Hiding Behind the AI Catastrophe: How to Survive the End of the World
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Yesterday, the OpenAI CEO Sam Altman testified before a Senate judiciary subcommittee about the “significant harm” that ChatGPT and similar generative-AI tools could pose to the world. When I asked Damon Beres, The Atlantic’s technology editor, for his read on the hearing, he noted that Altman’s emphasis on the broader existential risks of AI might conveniently elide some of the more quotidian problems of this new technology. I called Damon today to talk about that, and to see what else has been on his mind as he follows this story.
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A Missed Opportunity
Isabel Fattal: Can you talk a bit more about Altman’s emphasis on the existential possibilities of AI, and what that focus might leave out?
Damon Beres: Discussing artificial intelligence in terms of vague existential risks actually allows Altman, and others discussing the future of artificial intelligence, to dodge some of the everyday impacts that we’re already seeing from the technology. For those who work in developing these tools, it’s a clever way of putting the ball in the court of lawmakers and essentially saying, This stuff is so big and abstract, and I’m fully on board with the idea that it should be regulated, and I want to be your partner in all this, but this is something that you have to wrestle with.
Isabel: What are some examples of these everyday impacts that get lost?
Damon: There was not really any talk at the hearing about the impacts of AI on labor. There were broad allusions to the idea of job loss. But there are so many specific ways that jobs are already threatened by automation today. Amazon is pushing for greater automation on its warehouse floors. The Writers Guild of America strike has brought the issue of AI-generated writing in entertainment to the forefront, but the strike didn’t come up in specific terms.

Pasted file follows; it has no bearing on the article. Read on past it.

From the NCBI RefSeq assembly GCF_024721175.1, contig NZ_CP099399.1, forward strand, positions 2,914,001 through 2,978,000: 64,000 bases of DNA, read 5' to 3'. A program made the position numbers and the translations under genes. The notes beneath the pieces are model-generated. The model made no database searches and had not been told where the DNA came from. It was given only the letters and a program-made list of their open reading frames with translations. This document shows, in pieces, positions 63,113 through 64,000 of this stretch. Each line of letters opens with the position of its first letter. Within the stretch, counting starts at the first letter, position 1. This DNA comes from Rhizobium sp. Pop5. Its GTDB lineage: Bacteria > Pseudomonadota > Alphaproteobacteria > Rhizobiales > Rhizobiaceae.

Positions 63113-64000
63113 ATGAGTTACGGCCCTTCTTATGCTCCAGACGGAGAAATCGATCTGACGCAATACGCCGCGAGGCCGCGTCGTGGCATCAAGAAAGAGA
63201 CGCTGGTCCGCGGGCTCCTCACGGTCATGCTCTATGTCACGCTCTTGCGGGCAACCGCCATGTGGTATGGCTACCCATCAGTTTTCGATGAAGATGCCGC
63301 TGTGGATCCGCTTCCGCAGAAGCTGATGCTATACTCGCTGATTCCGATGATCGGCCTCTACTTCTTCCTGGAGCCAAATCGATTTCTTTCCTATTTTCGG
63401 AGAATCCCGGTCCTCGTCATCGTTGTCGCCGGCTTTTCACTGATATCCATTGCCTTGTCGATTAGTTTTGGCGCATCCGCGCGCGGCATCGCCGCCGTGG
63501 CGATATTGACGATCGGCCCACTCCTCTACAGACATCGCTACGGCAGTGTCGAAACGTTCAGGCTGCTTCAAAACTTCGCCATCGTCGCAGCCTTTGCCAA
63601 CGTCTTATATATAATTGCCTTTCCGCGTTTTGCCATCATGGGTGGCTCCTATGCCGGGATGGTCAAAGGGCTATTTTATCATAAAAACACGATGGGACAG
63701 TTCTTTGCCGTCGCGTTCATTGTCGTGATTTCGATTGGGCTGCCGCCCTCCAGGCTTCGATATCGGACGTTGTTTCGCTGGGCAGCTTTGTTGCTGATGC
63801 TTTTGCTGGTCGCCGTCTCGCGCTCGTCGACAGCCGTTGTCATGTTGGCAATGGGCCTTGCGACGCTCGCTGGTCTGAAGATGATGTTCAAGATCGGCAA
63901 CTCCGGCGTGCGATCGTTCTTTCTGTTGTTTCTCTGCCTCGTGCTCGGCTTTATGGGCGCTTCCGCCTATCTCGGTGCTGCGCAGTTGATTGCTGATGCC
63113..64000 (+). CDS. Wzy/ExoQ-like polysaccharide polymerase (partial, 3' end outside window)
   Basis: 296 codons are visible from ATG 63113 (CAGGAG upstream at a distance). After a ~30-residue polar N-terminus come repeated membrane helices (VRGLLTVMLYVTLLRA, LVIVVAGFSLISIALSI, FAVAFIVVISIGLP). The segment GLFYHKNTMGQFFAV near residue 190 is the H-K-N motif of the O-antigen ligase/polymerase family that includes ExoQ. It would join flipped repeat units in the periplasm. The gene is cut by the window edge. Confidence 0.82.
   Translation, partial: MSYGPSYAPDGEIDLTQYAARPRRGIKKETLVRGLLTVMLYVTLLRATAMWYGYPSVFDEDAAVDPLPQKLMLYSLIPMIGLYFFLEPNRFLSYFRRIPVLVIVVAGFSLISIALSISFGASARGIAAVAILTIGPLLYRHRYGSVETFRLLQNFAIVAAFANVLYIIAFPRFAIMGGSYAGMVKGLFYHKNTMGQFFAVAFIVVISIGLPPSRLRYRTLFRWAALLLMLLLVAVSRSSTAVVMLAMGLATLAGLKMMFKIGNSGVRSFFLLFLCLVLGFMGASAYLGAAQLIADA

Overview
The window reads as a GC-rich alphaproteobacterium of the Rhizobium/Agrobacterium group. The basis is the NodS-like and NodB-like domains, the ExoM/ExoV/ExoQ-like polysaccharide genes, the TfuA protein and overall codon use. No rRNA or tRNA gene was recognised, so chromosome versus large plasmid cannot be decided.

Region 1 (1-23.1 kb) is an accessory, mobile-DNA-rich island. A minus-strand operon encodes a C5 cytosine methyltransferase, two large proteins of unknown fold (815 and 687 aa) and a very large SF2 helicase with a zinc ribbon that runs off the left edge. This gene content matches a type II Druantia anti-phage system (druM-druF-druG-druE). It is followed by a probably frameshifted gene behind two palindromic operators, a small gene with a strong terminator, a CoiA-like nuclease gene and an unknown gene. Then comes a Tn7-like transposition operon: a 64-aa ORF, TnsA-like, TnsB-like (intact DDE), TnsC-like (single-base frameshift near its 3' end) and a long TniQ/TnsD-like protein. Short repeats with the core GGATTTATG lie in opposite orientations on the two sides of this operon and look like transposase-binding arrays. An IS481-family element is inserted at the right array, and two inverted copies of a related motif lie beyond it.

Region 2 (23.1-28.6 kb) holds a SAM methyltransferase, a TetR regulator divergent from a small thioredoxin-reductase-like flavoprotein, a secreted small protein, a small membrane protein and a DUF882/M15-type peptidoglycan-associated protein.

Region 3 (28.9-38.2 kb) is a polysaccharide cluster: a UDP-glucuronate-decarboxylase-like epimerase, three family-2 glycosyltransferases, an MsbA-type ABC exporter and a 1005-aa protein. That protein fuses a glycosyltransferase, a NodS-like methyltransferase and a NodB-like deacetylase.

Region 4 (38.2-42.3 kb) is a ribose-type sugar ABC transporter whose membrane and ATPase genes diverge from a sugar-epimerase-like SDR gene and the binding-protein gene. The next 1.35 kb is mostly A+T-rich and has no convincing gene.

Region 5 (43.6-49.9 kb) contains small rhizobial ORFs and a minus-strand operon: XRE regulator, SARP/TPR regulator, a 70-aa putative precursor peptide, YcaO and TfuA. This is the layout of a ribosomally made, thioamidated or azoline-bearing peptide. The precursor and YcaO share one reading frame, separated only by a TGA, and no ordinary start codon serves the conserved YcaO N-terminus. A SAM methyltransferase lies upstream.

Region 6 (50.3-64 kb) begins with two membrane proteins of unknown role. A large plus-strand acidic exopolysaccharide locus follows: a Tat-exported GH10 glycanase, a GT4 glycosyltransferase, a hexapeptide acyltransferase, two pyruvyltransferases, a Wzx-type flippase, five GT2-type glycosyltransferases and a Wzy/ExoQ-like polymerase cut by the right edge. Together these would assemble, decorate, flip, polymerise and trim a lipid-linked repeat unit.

Additionally, we’ve seen AI deployed in a broad range of settings that deeply affect how people live their lives every day. Four years ago, there was a study on the algorithms that determined whether patients at Brigham and Women’s Hospital in Boston should receive extra proactive medical care. And the way this artificial-intelligence system was set up ended up privileging relatively healthy white patients over sicker Black patients.That’s an example of artificial intelligence being deployed in a setting that is not necessarily getting meaningful governmental oversight but is fundamentally having a significant impact on human lives.
Of course, Sam Altman and OpenAI have their own corner of the world that they operate in. ChatGPT isn’t the same thing as a hospital program. But given the opportunity for lawmakers to think seriously about the impacts of artificial intelligence and what regulation could look like, it seems a little bit like a missed opportunity—we’ve known about these problems for a long time.
Isabel: Where do you think lawmakers should begin the conversation about AI regulation?
Damon: The EU is working on an AI act that would essentially regulate the development and deployment of new AI systems. And China has drafted policies that would enforce a certain set of rules over generative-AI products similar to ChatGPT, and also limit the kind of content these AI tools can create. So there are already a couple of precedents out there. There have also been a number of interesting proposals put forth here in the U.S. by AI experts who’ve been paying attention to this for quite a long time.